But NASA scientists have discovered a fiercely hot geothermal heat source known as a mantle plume underneath the Antarctica’s Marie Byrd Land.
In the year 2000 an iceberg the size of Wales broke away from the shelf and the whole of the western edge is famously unstable.
Many environmentalists blamed man-made climate change.
And a news story in the Independent warned: “Climate change and the hole in the ozone layer could cause 'a catastrophic collapse' of the vast amount of ice on west Antarctica, raising sea levels by 3.3 metres.”
But the discovery of a mantle plume – a mass of superheated molten rock close to the Earth’s surface – has posed new questions.
A mantle plume – the same geothermal phenomena powering the current Mount Kilauea volcano in Hawaii - is a stream of hot rock rising up through the Earth’s mantle and spreading beneath the crust like a mushroom .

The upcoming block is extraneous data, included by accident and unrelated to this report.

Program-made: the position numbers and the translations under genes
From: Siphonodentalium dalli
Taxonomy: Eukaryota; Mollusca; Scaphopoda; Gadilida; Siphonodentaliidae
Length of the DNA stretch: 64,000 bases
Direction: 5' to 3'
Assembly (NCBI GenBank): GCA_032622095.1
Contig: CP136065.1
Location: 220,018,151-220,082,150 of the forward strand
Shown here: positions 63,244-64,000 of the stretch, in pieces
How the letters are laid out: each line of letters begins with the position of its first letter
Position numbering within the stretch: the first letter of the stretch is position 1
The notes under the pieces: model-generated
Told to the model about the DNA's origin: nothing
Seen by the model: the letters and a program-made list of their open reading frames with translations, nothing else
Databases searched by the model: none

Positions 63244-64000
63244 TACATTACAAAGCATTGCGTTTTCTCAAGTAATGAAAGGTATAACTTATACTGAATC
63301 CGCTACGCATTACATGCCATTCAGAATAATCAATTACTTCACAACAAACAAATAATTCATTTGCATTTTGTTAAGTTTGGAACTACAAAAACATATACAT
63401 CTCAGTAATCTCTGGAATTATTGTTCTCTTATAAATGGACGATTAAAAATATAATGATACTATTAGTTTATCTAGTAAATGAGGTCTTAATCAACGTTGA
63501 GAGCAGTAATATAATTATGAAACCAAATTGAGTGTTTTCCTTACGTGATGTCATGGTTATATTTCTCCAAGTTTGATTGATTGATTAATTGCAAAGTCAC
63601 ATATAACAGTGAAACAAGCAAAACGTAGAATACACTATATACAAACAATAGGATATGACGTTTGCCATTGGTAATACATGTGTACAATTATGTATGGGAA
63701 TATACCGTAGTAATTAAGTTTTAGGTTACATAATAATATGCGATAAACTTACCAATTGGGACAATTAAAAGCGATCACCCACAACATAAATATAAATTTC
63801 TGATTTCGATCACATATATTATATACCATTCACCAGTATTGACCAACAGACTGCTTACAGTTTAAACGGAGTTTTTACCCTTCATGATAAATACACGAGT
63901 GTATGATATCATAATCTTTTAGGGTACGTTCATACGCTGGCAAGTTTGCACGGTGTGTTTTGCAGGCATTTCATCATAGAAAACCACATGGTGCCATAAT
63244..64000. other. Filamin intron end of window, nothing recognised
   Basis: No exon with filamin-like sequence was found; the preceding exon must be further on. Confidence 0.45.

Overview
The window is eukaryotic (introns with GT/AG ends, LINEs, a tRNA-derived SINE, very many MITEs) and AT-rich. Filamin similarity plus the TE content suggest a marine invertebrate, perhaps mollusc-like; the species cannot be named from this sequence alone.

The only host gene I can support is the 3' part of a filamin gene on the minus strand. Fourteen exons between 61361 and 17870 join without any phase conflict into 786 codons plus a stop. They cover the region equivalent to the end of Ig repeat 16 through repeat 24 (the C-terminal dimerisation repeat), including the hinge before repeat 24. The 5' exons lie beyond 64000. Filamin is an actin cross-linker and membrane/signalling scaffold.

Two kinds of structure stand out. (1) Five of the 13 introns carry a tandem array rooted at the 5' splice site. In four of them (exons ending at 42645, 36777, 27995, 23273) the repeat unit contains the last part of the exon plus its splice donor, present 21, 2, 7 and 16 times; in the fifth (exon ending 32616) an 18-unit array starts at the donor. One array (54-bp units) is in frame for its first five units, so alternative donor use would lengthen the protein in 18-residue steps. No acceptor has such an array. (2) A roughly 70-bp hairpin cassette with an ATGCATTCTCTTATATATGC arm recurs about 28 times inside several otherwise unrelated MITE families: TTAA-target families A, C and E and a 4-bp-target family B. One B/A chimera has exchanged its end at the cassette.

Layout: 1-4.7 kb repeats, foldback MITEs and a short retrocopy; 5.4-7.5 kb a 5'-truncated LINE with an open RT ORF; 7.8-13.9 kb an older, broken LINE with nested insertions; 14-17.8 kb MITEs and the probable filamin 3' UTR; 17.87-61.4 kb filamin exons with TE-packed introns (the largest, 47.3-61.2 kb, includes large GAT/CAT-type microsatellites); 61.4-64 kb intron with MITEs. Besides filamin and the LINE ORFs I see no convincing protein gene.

The mantle plume theory was developed in the 1970s to address apparently inexplicable geothermal activity thousands of miles far from the boundary of a tectonic plate.
Scientists believe a mantle plume exists underneath Antarctica’s Marie Byrd Land explaining the well-documented instability and weakness of the ice sheet today.
One study was published in the Journal of Geophysical Research4 and backed by a detailed NASA study that adds evidence that there is a geothermal heat source beneath the Antarctica region.
Researchers Helene Seroussi and Erik Ivins of NASA’s Jet Propulsion Laboratory created a model of the areas of melting and freezing under the ice in the region.
NASA’s model showed showed a measure of heat around 180 milliwatts per square meter. At Yellowstone Park – famed for its hot springs and geothermal geysers – the temperature is only a little higher at 200 milliwatts per square meter.
Another recent scientific study showed thinning and melting of Marie Byrd Land is not a new – post industrial – phenomenon.
The West Antarctic Ice Sheet has thinned by more than 700 meters near the coast throughout the past 10,000 years.